Digging up and replacing sewer pipes is a messy, time-consuming and environmentally challenging undertaking. Trelleborg offers solutions that can make the process easier, less expensive and more environmentally friendly.
The old expression “out of sight, out of mind” applied for many years to municipal sewer systems. While local governments could see above-ground infrastructure issues that needed to be addressed, such as deteriorating roads and bridges, problems with crumbling sewer systems could not be seen and so were often ignored. That’s all been changing in recent years with the increased emphasis on water quality and water treatment issues.
Deteriorating sewer pipes lead to two major environmental issues. The first is that infiltration of ground water into pipes means increased water flow and a heavier workload for municipal treatment plants. In times of heavy storms, plants cannot handle the flow and raw sewage is often discharged into waterways, adding to local water pollution. The second issue is exfiltration, namely materials leaking out of sewer pipes into the groundwater supply, causing pollution. The scale of the problem is massive. In the United States, for example, the Environmental Protection Agency estimates there are about 600,000 miles of sewer pipe, of which 75 percent operate at less than 50 percent of capacity because of deterioration issues. Germany, as another example, has 500,000 kilometers (roughly 300,000 miles) of sewer pipe and an additional 1 million kilometers of lateral pipes – pipes that branch off from main sewer lines to individual housing units.
Replacing deteriorating pipe can be expensive and highly disruptive to the environment and the local economy. Trelleborg’s trenchless, no-dig pipe technology offers a less-polluting and lower overall cost alternative to complete pipe replacement. Trelleborg technology can be used to line pipes, essentially sealing them from the inside, and can be installed from manhole to manhole, meaning there’s no need to rip up streets, polluting the air and delaying traffic.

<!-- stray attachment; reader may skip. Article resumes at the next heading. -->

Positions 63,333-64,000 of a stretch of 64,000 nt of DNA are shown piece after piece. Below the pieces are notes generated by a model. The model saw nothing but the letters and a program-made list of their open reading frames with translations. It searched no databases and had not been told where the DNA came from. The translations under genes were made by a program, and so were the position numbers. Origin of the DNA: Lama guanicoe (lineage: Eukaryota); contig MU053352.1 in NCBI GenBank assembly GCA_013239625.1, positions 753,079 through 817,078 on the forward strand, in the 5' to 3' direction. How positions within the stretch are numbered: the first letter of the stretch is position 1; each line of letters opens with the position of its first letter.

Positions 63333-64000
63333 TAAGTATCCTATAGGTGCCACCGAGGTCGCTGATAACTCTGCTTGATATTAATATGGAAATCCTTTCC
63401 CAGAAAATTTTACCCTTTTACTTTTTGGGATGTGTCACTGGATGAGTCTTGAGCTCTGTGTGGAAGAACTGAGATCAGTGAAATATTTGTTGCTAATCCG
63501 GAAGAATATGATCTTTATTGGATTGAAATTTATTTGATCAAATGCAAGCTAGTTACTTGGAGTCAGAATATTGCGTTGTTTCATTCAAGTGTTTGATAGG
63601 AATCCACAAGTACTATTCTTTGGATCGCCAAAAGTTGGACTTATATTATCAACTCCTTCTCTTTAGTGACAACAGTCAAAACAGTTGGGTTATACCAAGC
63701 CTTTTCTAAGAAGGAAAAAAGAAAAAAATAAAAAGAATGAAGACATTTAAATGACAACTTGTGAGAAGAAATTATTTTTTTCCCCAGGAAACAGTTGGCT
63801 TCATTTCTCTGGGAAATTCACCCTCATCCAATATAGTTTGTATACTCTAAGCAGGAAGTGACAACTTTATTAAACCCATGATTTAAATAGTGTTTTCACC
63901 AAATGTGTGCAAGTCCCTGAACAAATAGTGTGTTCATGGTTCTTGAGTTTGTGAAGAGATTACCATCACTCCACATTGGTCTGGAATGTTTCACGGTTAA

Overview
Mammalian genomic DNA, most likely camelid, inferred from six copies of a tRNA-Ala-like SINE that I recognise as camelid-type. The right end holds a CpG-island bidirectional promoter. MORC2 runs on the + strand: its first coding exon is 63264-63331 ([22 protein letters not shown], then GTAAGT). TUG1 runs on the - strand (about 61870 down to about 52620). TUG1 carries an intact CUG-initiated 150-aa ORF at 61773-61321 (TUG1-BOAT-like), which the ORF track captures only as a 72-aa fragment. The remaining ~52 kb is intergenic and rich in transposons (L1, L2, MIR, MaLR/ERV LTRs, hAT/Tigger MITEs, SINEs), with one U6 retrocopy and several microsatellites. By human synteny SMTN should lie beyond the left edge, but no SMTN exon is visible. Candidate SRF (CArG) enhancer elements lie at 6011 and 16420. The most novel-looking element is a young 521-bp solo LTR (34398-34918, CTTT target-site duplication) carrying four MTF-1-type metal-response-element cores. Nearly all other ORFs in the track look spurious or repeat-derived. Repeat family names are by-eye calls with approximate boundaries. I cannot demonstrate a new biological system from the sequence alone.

Overall costs can be significantly lowered by using trenchless technology. When the cost of replacing the road above a sewerage system is included, the cost of digging up and replacing a section of lateral sewer pipe could be 10,000 to 15,000 U.S. dollars. Lining a pipe instead, could result in cost savings of between 20 and 50 percent. Trelleborg has also tackled the issue of sealing lateral pipes from the street so there’s no need to go into property owners’ homes or to rip up their yards to replace pipes.
Trelleborg continues to work on its trenchless technology to adapt it for more markets. Places such as Singapore and Australia, for example, have sewer pipes that are smaller in diameter than those in the United States, Burke notes. Trelleborg has designed smaller installation equipment for such systems and is also working with materials that will allow lining pipes with multiple 90-degree bends and changes in internal diameter.